Nostalgic Treasures: Everyday Items That Define Nigerian Homes

Nostalgic Treasures: Everyday Items That Define Nigerian Homes

Welcome to the Nigerian home, where every item has a story and a smile. It's like a museum of memories, each one with a tale that could make you laugh till your belly hurts. Let's dive into the magical world of the everyday items in our Nigerian homes while we were growing up or even till now. Let’s get lost in the world of nostalgia! 


1. The Ever-green Ice-Cream Bowls

Who needs Tupperware when you have ice-cream bowls that refuse to leave the family? These vessels first cradled scoops of vanilla and sprinkles. Then, they became the official holders of leftover stew. And now? Drumroll, please...  they do the most prestigious job of all – the bathroom bowl (Lol)

2. Calendars: The Art Galleries of the Living Room

In a Nigerian home, calendars are not mere date trackers; they’re a statement of art. From religious calendars, to political figures, they adorn our walls with the same pride as a Van Gogh in the Louvre. Bonus points if you still have one from 1999 hanging up – oh what vintage!

3. Bottle Openers: The Party Favors That Keep on Giving

Thanks to the endless owambes, we’ve all amassed a collection of bottle openers that double as key holders. They’re like medals of honor from the social battlefield. Each one has a backstory: "This one's from Cousin Bola's wedding," or "Remember that epic New Year's Eve party?" They're like little time capsules, preserving memories one twist at a time.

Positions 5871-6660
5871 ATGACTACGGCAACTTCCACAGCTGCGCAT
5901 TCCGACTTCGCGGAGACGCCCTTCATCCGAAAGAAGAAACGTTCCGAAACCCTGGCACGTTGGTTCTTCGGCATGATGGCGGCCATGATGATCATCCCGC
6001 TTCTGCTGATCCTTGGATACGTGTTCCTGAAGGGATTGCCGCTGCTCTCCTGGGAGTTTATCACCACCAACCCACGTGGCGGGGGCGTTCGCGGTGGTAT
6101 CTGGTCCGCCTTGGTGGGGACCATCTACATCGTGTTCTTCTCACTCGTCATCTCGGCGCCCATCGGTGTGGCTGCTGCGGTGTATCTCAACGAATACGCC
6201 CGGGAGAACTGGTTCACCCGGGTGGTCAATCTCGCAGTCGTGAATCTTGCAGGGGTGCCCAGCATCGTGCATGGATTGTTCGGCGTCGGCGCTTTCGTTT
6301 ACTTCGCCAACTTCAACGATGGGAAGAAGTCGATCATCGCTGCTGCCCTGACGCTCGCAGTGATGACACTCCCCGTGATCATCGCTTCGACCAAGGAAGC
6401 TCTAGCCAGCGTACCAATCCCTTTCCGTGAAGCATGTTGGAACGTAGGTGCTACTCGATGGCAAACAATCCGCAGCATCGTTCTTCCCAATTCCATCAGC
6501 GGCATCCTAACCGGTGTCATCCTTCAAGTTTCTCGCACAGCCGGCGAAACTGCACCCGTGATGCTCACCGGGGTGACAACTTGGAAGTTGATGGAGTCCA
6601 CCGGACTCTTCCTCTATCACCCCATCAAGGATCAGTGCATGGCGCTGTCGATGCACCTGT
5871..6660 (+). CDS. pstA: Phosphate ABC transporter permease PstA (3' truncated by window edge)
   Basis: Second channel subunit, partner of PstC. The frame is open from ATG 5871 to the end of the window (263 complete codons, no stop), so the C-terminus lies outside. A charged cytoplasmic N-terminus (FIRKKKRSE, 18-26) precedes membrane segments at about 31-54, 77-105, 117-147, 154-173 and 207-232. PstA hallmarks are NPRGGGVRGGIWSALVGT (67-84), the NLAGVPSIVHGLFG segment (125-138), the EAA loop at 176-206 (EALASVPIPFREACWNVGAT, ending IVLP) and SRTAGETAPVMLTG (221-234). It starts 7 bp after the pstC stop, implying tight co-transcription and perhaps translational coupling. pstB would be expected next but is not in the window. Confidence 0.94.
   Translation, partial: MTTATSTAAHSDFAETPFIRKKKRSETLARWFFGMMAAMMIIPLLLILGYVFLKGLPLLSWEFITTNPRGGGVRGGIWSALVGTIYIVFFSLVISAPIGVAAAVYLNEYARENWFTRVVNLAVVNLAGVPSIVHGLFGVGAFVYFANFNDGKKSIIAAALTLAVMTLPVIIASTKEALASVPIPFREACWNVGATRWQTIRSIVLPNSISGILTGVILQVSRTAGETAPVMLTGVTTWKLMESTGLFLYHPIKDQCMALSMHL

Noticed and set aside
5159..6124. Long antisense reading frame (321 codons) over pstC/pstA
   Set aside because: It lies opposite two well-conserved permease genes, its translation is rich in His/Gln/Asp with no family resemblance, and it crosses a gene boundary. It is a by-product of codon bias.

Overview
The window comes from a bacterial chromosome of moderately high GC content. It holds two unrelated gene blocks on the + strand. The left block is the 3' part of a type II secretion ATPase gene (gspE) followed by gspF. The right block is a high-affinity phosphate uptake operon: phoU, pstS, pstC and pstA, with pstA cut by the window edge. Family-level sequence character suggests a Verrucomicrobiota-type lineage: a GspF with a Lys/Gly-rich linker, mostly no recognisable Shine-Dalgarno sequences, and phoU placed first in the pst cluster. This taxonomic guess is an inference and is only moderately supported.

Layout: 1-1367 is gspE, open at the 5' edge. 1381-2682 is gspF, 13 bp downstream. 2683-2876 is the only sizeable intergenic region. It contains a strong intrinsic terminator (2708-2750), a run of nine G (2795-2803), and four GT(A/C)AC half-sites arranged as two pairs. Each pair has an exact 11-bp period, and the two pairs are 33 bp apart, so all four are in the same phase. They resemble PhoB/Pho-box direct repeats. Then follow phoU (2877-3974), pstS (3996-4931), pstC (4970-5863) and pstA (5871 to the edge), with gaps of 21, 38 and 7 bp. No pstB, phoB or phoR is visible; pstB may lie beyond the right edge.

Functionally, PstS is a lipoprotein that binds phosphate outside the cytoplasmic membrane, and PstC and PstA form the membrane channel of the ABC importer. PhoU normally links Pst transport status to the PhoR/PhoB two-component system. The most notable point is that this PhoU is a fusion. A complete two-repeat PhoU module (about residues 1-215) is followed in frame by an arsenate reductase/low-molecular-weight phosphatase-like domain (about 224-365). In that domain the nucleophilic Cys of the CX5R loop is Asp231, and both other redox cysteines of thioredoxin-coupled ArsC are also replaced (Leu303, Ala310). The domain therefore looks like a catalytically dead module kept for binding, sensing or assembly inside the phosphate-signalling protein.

4. The Rope: The Multipurpose Lifeline

This humble rope has seen it all. It's held up wet clothes during harmattan winds, rains, and even that one time Uncle Tunde tried to hang his oversized agbada on it. But it never complains. It just keeps doing its job, silently uniting socks and shirts, like a matchmaker for laundry.  It’s the unsung hero of the compound, doubling as a makeshift goalpost for those intense football matches. 

5. The Serving Scoop (Igbako) – Handle or No Handle

The igbako is the crown jewel of the Nigerian kitchen. Whether it’s scooping jollof rice or serving up some pounded yam, it’s the silent witness to the fact that, yes, we do eat with our eyes first.

6. The African Sponge: Exfoliation Level – Warrior

Forget those soft, squishy sponges. The African sponge is the equivalent of sandpaper and love – it’s how we learned resilience. If you can survive a scrubbing with this, you can conquer the world.

7. The Omorogun: The Spatula of Endurance

This isn’t just a spatula; it’s a wand of ower and courage. It’s dived into the hottest Amala and stirred more hot porridge and soups than Campbell’s. It’s the silent helper of the chef, the wonderful producer of the best meals.

8. The Mashing Broom (Ijabe): The Kitchen Wand

Who needs a food processor when you have the ijabe? It’s the percussion instrument of the kitchen, turning jute leaves into a pot of smooth, delicious ewedu soup. 

9. The Plastic Tray: The Mat of Hospitality

In a Nigerian home, the plastic tray is the mat upon which all offerings of hospitality rest. From kola nuts to Fanta to stainless plates of food, it’s carried more goodwill than Santa’s sleigh.